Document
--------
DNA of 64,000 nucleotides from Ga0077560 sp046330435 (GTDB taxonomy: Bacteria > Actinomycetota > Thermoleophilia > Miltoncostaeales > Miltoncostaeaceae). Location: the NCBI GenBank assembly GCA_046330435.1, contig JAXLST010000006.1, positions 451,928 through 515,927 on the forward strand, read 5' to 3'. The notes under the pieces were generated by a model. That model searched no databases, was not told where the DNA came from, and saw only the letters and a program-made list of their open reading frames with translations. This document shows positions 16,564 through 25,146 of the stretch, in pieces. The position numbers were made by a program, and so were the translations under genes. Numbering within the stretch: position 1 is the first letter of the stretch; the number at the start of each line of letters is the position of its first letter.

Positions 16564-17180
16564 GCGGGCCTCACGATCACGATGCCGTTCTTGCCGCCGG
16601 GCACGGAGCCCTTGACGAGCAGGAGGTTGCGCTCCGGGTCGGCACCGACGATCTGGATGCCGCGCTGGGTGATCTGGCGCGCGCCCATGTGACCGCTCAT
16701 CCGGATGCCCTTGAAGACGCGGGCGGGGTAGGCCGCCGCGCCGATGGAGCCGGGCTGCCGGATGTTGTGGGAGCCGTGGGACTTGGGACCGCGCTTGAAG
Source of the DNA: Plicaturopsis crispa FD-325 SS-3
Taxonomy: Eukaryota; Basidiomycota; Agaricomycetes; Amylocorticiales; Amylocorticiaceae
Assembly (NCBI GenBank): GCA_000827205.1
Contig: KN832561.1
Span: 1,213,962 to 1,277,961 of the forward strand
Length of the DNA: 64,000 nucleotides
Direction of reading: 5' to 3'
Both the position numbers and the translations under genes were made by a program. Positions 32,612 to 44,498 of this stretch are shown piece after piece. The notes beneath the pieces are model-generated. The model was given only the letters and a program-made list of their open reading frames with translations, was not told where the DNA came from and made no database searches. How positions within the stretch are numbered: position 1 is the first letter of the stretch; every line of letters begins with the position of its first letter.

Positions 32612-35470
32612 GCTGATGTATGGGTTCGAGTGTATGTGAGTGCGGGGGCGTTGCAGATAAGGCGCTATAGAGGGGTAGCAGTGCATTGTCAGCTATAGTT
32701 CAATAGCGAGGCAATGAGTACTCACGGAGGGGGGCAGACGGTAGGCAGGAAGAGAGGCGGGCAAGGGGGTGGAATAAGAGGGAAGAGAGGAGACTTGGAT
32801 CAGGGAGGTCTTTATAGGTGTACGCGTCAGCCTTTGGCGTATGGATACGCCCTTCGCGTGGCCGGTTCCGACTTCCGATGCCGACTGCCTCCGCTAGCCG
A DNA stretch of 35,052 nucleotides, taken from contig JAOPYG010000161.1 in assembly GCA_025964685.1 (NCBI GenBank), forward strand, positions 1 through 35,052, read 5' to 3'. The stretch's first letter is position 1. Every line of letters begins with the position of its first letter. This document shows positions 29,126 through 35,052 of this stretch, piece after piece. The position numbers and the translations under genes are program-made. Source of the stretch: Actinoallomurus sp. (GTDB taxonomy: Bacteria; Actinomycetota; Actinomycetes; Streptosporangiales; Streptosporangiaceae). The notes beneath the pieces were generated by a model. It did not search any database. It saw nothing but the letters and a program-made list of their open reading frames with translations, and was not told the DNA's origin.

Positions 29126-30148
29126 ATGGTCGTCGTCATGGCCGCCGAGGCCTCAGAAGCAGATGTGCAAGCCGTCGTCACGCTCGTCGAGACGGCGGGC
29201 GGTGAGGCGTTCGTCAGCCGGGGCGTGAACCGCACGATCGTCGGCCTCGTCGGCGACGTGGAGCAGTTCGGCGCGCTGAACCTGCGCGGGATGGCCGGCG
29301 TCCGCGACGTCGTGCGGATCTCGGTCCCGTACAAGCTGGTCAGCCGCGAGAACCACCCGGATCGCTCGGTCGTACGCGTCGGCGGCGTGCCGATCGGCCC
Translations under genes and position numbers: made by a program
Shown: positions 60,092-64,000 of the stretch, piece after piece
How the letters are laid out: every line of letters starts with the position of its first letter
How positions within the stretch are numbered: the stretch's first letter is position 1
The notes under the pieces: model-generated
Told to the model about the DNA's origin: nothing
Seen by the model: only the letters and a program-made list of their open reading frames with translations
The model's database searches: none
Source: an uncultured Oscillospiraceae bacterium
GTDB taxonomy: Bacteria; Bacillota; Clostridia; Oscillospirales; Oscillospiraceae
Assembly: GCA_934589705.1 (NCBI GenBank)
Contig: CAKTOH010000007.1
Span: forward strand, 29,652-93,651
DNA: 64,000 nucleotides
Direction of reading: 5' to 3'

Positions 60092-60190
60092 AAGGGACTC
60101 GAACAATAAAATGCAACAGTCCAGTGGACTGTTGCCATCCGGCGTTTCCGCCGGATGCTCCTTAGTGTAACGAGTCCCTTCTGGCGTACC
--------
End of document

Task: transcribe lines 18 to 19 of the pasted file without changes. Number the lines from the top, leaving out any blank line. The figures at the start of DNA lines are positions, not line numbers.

A DNA stretch of 35,052 nucleotides, taken from contig JAOPYG010000161.1 in assembly GCA_025964685.1 (NCBI GenBank), forward strand, positions 1 through 35,052, read 5' to 3'. The stretch's first letter is position 1. Every line of letters begins with the position of its first letter. This document shows positions 29,126 through 35,052 of this stretch, piece after piece. The position numbers and the translations under genes are program-made. Source of the stretch: Actinoallomurus sp. (GTDB taxonomy: Bacteria; Actinomycetota; Actinomycetes; Streptosporangiales; Streptosporangiaceae). The notes beneath the pieces were generated by a model. It did not search any database. It saw nothing but the letters and a program-made list of their open reading frames with translations, and was not told the DNA's origin.

Positions 29126-30148